[toc]The NBA is pushing for the legalization of sports betting in the US for the money. This should shock no one.
To what lengths it will go to secure its piece of the pie from a world in which sports betting is widely legal in the US might shock you, however. The NBA — and its lobbying partner Major League Baseball — is apparently willing to oppose legislation if it doesn’t get a cut of the action directly from states.
NBA opposition in Iowa
In a lot of states, lobbyists must publicly register for whom they lobby. In Iowa, that goes a step further. Lobbyists must indicate if they are “for,” “against” or “undecided” regarding bills on which they are lobbying.
Four lobbyists that rep NBA and MLB have said they are “against” the Iowa bill. Just last week, the NBA testified in a New York Senate hearing that it would support legalization, as long as states agreed with their tenets for a regulated market.
There’s also an interesting subtext here. All of these lobbyists also work for the same firm that is representing daily fantasy sports companies DraftKings and FanDuel. It’s likely both of those companies would like to eventually get into the sports betting business on friendly terms for their businesses. The NBA/MLB model where one percent of all sports betting handle — called an “integrity fee” — is paid to the leagues is not friendly to either businesses or states.
Why is NBA/MLB opposing a bill?
To be sure, there are problems with the Iowa bill. It’s short on details and codifies little on integrity matters as it relates to wagering and the games on which wagering will occur.
But the biggest issue the NBA and MLB likely see is the lack of the “integrity fee” they are asking for. A sum of one percent of handle paid to the leagues could result in a windfall of hundreds of millions of dollars for the leagues, down the road.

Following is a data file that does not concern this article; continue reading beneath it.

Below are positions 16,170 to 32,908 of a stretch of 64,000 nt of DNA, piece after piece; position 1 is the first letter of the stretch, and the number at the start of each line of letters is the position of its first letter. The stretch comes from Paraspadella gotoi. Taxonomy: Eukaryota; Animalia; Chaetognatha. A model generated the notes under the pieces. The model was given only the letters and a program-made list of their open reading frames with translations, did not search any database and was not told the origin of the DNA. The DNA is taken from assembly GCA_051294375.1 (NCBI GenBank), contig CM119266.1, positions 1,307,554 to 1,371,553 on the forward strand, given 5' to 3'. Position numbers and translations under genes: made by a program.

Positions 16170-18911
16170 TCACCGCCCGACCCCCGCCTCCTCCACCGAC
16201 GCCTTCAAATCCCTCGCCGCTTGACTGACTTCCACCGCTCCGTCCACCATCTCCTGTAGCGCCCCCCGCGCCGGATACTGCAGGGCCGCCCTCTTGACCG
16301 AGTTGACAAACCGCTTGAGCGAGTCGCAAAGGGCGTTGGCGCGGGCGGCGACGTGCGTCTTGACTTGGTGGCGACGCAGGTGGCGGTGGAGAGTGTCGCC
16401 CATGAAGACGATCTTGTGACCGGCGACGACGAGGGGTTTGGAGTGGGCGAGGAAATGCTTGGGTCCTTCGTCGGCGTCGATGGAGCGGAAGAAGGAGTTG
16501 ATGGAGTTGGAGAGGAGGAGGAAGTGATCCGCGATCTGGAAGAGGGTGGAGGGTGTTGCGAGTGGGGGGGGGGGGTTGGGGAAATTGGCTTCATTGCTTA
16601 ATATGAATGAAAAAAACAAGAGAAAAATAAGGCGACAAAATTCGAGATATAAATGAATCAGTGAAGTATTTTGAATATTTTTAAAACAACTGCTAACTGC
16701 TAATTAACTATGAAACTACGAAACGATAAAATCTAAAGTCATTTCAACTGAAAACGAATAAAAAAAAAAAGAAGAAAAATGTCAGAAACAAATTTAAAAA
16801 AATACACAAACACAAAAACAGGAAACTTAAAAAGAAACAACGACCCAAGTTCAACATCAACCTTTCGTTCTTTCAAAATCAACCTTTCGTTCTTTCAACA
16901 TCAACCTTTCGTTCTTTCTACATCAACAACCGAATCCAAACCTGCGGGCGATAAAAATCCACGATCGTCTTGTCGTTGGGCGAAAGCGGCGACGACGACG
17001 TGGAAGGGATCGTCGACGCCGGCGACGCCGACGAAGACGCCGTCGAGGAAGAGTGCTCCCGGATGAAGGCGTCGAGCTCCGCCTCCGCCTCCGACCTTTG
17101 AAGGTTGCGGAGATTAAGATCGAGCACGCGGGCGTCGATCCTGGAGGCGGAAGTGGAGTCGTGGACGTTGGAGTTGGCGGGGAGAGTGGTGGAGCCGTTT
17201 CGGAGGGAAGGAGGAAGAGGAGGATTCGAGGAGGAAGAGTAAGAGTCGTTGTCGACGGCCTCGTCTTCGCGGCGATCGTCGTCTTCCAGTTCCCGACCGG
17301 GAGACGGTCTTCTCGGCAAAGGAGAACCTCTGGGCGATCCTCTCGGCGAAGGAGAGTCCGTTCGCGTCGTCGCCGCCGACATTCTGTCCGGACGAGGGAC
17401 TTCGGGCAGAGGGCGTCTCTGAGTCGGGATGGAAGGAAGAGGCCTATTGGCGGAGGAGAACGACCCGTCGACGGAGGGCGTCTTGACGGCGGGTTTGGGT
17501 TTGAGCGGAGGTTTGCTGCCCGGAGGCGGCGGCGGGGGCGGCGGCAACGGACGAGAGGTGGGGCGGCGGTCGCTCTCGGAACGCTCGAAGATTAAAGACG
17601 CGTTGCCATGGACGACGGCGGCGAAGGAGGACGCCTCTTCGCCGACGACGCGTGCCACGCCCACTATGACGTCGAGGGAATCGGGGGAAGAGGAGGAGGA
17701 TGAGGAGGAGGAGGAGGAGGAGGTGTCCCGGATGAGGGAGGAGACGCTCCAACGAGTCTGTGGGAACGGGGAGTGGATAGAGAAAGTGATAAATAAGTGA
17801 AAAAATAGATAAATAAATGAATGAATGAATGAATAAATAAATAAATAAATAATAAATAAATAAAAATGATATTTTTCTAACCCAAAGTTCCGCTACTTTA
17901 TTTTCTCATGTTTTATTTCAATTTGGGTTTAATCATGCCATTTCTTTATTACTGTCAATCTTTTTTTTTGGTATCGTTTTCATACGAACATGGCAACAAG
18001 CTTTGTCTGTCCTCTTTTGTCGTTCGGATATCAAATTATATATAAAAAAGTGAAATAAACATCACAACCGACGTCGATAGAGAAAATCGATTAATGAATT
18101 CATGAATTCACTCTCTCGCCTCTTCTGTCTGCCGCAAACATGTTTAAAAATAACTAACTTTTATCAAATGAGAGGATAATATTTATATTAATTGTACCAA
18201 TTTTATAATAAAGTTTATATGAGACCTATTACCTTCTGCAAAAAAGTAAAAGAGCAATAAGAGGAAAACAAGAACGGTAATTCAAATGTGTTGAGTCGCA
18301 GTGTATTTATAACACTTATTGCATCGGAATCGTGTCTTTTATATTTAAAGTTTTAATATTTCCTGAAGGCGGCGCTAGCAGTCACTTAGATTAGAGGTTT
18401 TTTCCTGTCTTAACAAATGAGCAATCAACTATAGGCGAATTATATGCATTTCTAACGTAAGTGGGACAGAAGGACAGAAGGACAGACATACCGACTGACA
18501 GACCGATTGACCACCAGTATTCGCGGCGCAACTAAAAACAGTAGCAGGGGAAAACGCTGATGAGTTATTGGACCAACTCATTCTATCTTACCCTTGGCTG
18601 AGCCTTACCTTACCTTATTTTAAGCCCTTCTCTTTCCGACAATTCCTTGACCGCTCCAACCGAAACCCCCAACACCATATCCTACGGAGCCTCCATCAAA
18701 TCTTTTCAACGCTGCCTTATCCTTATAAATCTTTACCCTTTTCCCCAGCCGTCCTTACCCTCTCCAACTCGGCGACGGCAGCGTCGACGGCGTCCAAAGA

Going immediately to “against” the bill appears to indicate what the leagues will do if they don’t get their way. The NBA has long said favored a regulated market; Commissioner Adam Silver‘s op-ed on the subject is now several years old.
There are apparently some fairly big limits on what type of regulation the leagues will accept, however. And my earlier view that Silver is just a hypocrite is starting to look prescient.
How silly is the “integrity fee” as we’ve seen it to date?
The NBA and MLB are asking for one percent of sports betting handle. That may not sound like much. But here’s an example from the American Gaming Association indicating how much leagues could stand to make:
While a one percent fee paid to sports leagues may seem innocuous, the reality is that it is 20-29 percent of total revenue of sportsbooks. On average, a sportsbook keeps just 3.5-5 percent of the total amount wagered before taxes and other expenses. Here is a quick, by the numbers, example of how this works:
If a sports book accepts a $100 wager:
- $95 goes to winning bettors
- $1 would go to the NBA
- $0.34 goes to the state government, modeled after Nevada’s 6.75 percent state tax on Gross Gaming Revenue
- $0.25 goes to the federal government, as part of the 0.25 percent federal excise tax on the handle
- $3.41 would then go to the sportsbook (this covers all advertising, labor, property expenses, and technology)
The NBA and MLB want to make that much money, simply for existing? That’s going to be a tough sell.
The NBA is not a champion of sports betting; it’s a champion for more money
The NBA has gone from 1. not actively lobbying for regulation, to 2. lobbying Congress and saying state regulation was untenable, to 2. lobbying states — all in the space of just six short months.
What’s changed? The US Supreme Court agreed to hear the New Jersey sports betting case. The verdict in that case this year could result in the federal ban on single-game wagering outside of Nevada sports betting being struck down.
The NBA and MLB, at least, appear to see the writing on the wall and believe they are going to lose that case. (Both are litigants opposing New Jersey’s efforts to skirt the federal ban, PASPA.)
We still only have one example of what the NBA and MLB are going to do when confronted with a bill without an integrity fee. Will this opposition manifest in other states where its concerns are not addressed, or an integrity fee is not included? That remains to be seen.
There’s also a matter of degree. How much lobbying will they do if they don’t get the integrity fee? States like Iowa and West Virginia are tough targets, because MLB/NBA don’t have top-level franchises in those places. Indiana — where the integrity fee first appeared, has the Indiana Pacers in the NBA.
But if the leagues don’t work collaboratively on good sports betting policy around the country — whether it benefits them in direct financial terms or not — then it’s clear they are only in it for the money, and nothing else.